|Publication number||US6007237 A|
|Application number||US 08/865,352|
|Publication date||Dec 28, 1999|
|Filing date||May 29, 1997|
|Priority date||May 29, 1997|
|Also published as||CA2292431A1, CA2292431C, DE69818695D1, DE69818695T2, EP1015105A1, EP1015105B1, WO1998053904A1|
|Publication number||08865352, 865352, US 6007237 A, US 6007237A, US-A-6007237, US6007237 A, US6007237A|
|Original Assignee||Latto; Brian|
|Export Citation||BiBTeX, EndNote, RefMan|
|Patent Citations (31), Referenced by (27), Classifications (12), Legal Events (3)|
|External Links: USPTO, USPTO Assignment, Espacenet|
This invention relates to an apparatus for the mixing of fluids and, in particular, to an apparatus for the generation and control of vortex rings in a fluid, and also the controlled addition and extraction of fluid from the bulk of the fluid being mixed.
Many different types of fluid mixing apparatus have been produced in the past and, although most work relatively well, some require high energy inputs or high energy input per unit volume of the fluid being mixed. Others are often relatively inefficient and have limitations to applications. The problem is particularly acute in connection with the mixing of stratified fluid or solid/liquid suspensions or slurries.
One type of device used in the past works on the principle that a fluid vortex ring generated in the fluid will propagate through the fluid, even if it is stratified. Thus it will produce effective mixing by the transfer of mass as parcels of fluid and also create fluid motion or convection within the bulk of the fluid being mixed. That is, by impulsively moving a generator plate, having an orifice, in a controlled manner, fluid is ejected through the orifice and becomes a vortex ring.
A vortex ring is a toriodal rotating mass of fluid which has an overall oblate spheroid shape. A vortex ring efficiently transfers fluid from it's generating location to a distant location in a fluid to be mixed. Thus, mass is transferred and, when this takes place, movement of the surrounding fluid (mass convection) also takes place. Vortex rings can be highly energetic and when they impact a solid boundary cause considerable disturbance and turbulence. This is particularly useful for the agitation of sedimented slurries when an impacting vortex ring will cause dispersion of the sedimented materials. This results in low mixing times and low energy inputs, while producing homogeneity of the fluid being mixed.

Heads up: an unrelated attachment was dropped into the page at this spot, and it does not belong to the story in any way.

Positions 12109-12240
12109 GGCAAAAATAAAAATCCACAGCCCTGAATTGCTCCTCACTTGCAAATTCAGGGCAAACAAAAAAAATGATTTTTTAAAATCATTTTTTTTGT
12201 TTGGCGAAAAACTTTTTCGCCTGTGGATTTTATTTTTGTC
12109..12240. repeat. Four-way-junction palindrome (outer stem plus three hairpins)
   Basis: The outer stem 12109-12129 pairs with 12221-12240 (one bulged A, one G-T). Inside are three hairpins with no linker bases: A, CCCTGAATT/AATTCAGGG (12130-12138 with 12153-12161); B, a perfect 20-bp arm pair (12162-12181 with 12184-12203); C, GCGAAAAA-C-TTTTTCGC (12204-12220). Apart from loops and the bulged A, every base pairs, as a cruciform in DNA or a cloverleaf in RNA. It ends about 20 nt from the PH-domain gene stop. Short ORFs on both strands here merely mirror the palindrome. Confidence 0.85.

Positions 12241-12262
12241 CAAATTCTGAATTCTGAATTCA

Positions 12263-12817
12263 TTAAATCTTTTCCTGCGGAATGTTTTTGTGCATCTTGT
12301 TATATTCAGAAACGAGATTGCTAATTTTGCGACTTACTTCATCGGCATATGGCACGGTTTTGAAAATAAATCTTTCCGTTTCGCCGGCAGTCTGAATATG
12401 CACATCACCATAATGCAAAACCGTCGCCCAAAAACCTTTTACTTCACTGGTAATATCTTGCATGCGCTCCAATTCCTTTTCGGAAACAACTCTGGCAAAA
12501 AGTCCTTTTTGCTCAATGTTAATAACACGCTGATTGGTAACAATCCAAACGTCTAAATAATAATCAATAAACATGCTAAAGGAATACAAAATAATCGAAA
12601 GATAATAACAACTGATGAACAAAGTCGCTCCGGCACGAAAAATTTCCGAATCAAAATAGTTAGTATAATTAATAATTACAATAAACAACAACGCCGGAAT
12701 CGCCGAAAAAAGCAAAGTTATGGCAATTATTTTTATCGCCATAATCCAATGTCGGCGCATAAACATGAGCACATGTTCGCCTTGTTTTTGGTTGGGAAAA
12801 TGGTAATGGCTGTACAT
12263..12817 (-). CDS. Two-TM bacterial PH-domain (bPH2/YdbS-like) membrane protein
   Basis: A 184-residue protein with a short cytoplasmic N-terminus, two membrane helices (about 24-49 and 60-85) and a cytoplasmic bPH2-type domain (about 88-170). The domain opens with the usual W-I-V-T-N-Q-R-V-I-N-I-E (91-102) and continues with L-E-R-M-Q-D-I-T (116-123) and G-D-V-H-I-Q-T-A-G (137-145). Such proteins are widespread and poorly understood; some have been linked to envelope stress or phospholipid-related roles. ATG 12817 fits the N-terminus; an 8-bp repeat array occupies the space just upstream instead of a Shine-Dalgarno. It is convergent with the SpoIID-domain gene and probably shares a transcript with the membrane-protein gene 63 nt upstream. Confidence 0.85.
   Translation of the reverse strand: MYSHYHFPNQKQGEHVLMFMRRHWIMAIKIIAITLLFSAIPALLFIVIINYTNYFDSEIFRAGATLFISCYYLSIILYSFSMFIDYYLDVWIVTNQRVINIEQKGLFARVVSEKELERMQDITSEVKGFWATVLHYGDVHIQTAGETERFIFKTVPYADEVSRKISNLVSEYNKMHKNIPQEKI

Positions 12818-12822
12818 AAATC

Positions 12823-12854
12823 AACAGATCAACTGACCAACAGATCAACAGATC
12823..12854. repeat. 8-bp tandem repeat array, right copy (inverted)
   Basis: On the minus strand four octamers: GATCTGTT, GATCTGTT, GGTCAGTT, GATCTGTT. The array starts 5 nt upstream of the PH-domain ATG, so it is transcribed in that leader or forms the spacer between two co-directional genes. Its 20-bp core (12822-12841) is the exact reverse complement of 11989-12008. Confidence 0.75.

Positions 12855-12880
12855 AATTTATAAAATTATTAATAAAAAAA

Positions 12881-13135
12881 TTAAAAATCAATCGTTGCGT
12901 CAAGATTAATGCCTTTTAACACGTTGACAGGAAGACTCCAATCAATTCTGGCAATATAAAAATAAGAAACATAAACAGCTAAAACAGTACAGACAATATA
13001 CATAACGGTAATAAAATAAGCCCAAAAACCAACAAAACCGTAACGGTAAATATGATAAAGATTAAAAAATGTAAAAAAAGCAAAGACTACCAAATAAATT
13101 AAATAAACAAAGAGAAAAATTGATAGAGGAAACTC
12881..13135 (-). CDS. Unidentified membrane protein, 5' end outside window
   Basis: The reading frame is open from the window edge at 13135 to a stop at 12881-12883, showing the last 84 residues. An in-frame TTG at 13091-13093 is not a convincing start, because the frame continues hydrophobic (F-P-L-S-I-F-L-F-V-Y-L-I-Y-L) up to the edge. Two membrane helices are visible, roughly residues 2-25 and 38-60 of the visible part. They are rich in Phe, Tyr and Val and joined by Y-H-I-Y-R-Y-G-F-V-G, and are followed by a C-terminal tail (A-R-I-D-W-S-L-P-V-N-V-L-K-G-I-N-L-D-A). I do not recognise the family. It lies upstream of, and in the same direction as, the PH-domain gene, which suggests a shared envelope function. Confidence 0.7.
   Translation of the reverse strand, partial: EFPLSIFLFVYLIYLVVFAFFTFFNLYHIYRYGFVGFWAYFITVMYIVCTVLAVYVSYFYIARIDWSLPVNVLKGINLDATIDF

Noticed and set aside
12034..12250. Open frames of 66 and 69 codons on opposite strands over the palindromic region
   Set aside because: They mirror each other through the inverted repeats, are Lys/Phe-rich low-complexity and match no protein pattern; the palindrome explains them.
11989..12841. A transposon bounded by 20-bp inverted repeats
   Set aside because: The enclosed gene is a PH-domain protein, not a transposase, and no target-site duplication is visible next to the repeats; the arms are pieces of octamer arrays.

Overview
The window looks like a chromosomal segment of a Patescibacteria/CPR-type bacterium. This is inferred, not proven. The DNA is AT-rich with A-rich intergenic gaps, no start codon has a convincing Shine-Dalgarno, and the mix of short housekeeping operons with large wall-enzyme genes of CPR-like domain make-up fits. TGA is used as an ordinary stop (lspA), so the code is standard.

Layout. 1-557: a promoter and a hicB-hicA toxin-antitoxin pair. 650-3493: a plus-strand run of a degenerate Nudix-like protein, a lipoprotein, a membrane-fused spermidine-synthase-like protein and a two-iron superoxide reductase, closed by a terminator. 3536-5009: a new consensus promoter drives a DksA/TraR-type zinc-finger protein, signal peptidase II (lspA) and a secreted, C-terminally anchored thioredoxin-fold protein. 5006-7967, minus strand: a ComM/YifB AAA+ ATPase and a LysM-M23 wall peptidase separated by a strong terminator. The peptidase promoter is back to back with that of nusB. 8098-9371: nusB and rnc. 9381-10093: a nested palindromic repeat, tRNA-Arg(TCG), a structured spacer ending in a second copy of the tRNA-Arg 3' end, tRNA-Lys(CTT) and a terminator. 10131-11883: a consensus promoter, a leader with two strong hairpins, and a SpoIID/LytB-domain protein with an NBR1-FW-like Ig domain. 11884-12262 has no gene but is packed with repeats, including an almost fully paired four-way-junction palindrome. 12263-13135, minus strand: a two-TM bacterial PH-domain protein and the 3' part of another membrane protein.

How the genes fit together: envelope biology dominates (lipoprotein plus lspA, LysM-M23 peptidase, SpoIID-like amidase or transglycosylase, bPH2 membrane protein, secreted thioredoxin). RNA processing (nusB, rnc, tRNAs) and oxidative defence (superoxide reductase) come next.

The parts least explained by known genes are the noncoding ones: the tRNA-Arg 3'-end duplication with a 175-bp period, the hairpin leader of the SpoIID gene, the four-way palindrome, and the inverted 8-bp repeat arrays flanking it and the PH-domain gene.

Apparatus for generating vortex rings in a fluid which creates mixing of that fluid is described in the following patents issued to the present inventor: U.S. Pat. No. 5,100,242; U.S. Pat. No. 5,052,813; Canadian Patent No. 1314041; Canadian Patent Application No. 2,013,558; and European Patent No. 0 283 307B1. While the devices described in these patents work very well, a problem that sometimes occurs in the use of these devices is that a vortex ring generated on the upper surface of the generating plate is often too energetic when it reaches the free surface of the liquid. This can result in gas or air entrainment which is often undesirable. It also can result in undesirable foaming of the fluid at the surface and can cause excessive splashing. It also reduces the efficiency of the mixing because the mass of fluid within the vortex ring is not properly dissipated and distributed at the surface. The energetic breaking of the surface of the liquid results in localized turbulence whereas controlled destruction of a vortex ring, either during its forward progress or at a location just prior to the free surface, can result in highly augmented fluid circulation. This is also applicable to vortex rings energetically impacting a solid boundary, such as the base of mixing vessel, which may be useful for highly sedimented slurries etc. but may be inefficient for non-sedimentary fluid when the gradual destruction and dissipation of the material in a vortex ring is desirable.
In one aspect the present invention provides an improved vortex ring mixer for mixing fluids comprising a reciprocating central drive shaft to which is secured a generator plate having an orifice for generating vortex rings, drive means for the drive shaft, the diameter of the drive shaft being such that it disrupts the vortex rings generated by the mixer to promote increased mixing.
In another aspect, the invention provides an improved vortex ring mixer as described above wherein the mixer includes means for disrupting vortex rings. In another aspect, there is provided a mixer which includes means for adding material to be mixed or removing material from the fluid.